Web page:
Backing Up My Books

I have a lot of eBooks on my tablet and phone. I also have a backup on my Linux laptop. In the past I have often just plugged the tablet into the laptop, opened the appropriate MTP folder, selected everything and copied them all to the backup, overwriting the previous backup. There has to be a better way, surely? Step up rsync.

The problem is the MTP mount, however, I found a way to make it work. Those mounts, mainly from Android devices, usually open the the appropriate file explorer application in the laptop. But, they are mounted — somewhere — and with a bit of digging, we can find the mount point, and from that, run rsync to do the backup of the files that are new or updated only.

Finding the Mount Point

The first problem, is where on earth has the Android device been mounted?

$ gio mount -li | grep -i activation_root |\
  cut --delimiter== --fields=2 |\
  cut --delimiter="/" --fields=3


So, that’s the mount point sorted. Well, part of it. I need to know where it’s mounted. This turned out to be:


where 1000 is my user id. That colon will need escaping too, I suspect! Now, how to work that out in code in case it ever changes?

Finding my User Id

This is easy enough, the file /etc/passwd holds details of my user id in the third field, fields are separated by colons, so, cut to the rescue!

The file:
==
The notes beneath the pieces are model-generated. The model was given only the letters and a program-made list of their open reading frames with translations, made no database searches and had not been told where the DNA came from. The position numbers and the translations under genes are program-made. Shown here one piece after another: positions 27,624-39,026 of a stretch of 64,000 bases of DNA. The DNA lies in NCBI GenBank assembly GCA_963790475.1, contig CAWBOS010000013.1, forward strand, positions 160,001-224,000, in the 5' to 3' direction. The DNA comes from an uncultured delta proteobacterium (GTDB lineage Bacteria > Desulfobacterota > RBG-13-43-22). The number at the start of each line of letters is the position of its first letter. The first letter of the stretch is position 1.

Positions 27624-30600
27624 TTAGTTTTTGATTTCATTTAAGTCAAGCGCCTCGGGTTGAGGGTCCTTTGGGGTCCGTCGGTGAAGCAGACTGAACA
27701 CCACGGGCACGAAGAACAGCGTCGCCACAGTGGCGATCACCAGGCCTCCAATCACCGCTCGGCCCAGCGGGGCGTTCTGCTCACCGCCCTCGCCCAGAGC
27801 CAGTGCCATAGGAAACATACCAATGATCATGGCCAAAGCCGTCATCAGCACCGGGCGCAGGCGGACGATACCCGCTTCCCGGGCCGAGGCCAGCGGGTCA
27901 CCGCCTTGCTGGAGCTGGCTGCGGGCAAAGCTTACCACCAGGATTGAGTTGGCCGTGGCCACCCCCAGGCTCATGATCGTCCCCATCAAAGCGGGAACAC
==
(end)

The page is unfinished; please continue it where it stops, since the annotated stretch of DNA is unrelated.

$ grep ^$USER /etc/passwd |\
  cut --delimiter=: --fields=3


That was simple. So, this should work then? I’m using the short form of the cut parameters here by the way. Less typing! I’m also using the $(...) form of extracting a result from a command, WordPress has stopped me using backticks for some reason!

$ ## Where the backups live.
$ cd ~/Backups/Tablet/

$ ## Get my user id,
$ USER_ID=$(grep ^$USER /etc/passwd | cut -d: -f3)

$ ## Get the MTP mounted device.
$ DEVICE=$(gio mount -li | grep -i activation_root |  cut -d= -f2 | cut -d/ -f3)

$ ## Get the actual mount point for the MTP device.
$ MOUNT=/run/user/${USER_ID}/gvfs/mtp\:host\=${DEVICE}/Tablet/My_Books

$ ## Run the backup from MTP to Backups/Tablet/My_Books/
$ ## Trailing slash on "$MOUNT" is important here.
$ rsync $MOUNT/ --archive --recursive --verbose My_Books/